With government policies differing around the UK, it’s important to keep up to date. So do you need to wear a mask at the golf club?
Do you need to wear a mask at the golf club?
England: Prime Minister Boris Johnson announced on November 27 that facemasks are once again compulsory on public transport and in shops, but not hospitality.
The Health Secretary, Sajid Javid, confirmed the restrictions would come into effect on November 30.
If you’re going in the pro shop to get a drink before your round, sign in for the competition, or do some shopping, you are required to wear a facemask.
A face covering won’t be required in the 19th hole after your round, but it is recommended that you wear one until you are seated or if you are moving around the bar or restaurant area.
Scotland: The Scottish government’s guidance says places you need to wear a face covering include:
– bars, restaurants, cafes and nightclubs
– churches and other places of worship
– public transport, including stations and bus stops
– at work (including tradespeople working in people’s homes)
You are also advised to wear a face covering outdoors in crowded places.
Exemptions include those that are under 12, or those who have an illness or disability which means they cannot wear one.
So you must wear a mask at the golf club in Scotland.
Wales: Face coverings must be worn in all indoor public places and public transport.
You do not have to wear face coverings in places where food and drink is served, such as pubs, cafes and restaurants.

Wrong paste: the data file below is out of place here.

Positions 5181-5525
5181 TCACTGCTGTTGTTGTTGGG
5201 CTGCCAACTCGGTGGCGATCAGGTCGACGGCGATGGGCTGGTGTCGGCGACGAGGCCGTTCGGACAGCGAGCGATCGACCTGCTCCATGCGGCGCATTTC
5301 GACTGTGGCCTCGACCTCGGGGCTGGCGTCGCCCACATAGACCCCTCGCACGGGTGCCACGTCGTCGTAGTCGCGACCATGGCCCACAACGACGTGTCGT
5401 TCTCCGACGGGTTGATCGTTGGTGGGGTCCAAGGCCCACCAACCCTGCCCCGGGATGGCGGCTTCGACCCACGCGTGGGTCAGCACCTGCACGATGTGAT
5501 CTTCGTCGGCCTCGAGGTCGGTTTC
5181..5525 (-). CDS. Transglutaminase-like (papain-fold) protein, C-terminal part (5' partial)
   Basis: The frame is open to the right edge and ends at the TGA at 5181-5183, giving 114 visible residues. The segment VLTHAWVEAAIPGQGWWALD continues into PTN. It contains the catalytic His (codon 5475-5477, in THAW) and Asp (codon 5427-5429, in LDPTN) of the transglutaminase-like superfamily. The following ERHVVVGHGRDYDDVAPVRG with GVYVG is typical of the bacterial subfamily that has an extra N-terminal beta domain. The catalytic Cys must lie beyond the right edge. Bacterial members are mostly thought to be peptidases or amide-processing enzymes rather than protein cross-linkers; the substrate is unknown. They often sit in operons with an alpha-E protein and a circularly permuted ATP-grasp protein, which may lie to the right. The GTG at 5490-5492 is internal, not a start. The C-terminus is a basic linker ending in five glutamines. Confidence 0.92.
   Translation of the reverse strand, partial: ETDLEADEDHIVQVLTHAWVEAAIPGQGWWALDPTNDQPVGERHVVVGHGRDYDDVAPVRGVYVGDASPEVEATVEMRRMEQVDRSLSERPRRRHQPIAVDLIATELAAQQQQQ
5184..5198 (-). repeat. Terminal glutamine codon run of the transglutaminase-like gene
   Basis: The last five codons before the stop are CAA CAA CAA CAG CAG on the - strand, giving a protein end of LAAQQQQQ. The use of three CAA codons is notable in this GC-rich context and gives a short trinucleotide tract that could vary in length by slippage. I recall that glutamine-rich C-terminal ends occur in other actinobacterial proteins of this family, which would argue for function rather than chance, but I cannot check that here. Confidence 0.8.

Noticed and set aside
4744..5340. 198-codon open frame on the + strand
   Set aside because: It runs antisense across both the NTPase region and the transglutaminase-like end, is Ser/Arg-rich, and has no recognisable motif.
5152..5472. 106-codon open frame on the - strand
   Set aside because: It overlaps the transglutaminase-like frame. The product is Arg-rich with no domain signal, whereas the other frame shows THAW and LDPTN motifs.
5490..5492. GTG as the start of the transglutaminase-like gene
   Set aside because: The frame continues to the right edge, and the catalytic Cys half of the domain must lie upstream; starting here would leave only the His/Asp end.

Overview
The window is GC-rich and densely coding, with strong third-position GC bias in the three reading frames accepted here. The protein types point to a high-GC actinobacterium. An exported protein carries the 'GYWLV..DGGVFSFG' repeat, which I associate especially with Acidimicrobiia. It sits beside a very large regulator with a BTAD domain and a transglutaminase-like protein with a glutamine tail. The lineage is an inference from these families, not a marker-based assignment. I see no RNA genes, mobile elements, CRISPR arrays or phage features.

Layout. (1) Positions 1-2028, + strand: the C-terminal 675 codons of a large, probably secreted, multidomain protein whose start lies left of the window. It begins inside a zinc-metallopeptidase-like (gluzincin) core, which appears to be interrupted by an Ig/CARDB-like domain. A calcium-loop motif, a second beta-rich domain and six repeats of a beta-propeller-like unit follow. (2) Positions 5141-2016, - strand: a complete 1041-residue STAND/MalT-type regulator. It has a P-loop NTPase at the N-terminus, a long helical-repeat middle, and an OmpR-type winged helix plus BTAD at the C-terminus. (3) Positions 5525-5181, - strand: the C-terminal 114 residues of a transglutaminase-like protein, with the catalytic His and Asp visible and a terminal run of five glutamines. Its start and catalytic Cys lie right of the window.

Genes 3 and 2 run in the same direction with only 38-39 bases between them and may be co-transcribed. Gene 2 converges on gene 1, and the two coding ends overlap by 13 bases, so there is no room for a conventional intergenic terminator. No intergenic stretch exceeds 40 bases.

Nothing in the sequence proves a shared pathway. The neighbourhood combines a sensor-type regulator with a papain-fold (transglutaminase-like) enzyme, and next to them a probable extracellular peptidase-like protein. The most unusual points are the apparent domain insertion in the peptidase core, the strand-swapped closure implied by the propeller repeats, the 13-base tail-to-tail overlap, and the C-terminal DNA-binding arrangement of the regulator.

So similarly to England, wear one in the pro shop, but you can take it off in the bar area.
Northern Ireland: The use of face coverings is required in all indoor settings accessible to the public across Northern Ireland. This includes shops, shopping centres, public, private and school transport services, taxis, airplanes, public transport stations and airports, banks, churches, cinemas, and some government offices.
And golf clubs.
Don’t forget to wash your hands or use sanitiser regularly, and try not to touch any of your fellow players’ golf equipment if possible.
Also, you only have to wear a face covering, not a face mask, so this could be a household item such as a scarf or snood.
But remember for a face covering to be of any use, it needs to be something that covers both the mouth and the nose.
Experts also recommend washing fabric masks or face coverings following every use.
There are also certain groups that are exempt which includes those with disabilities and children under 11.
What about on the course?
You won’t be required to wear the face covering on the course but it is recommended that you socially distance where possible.
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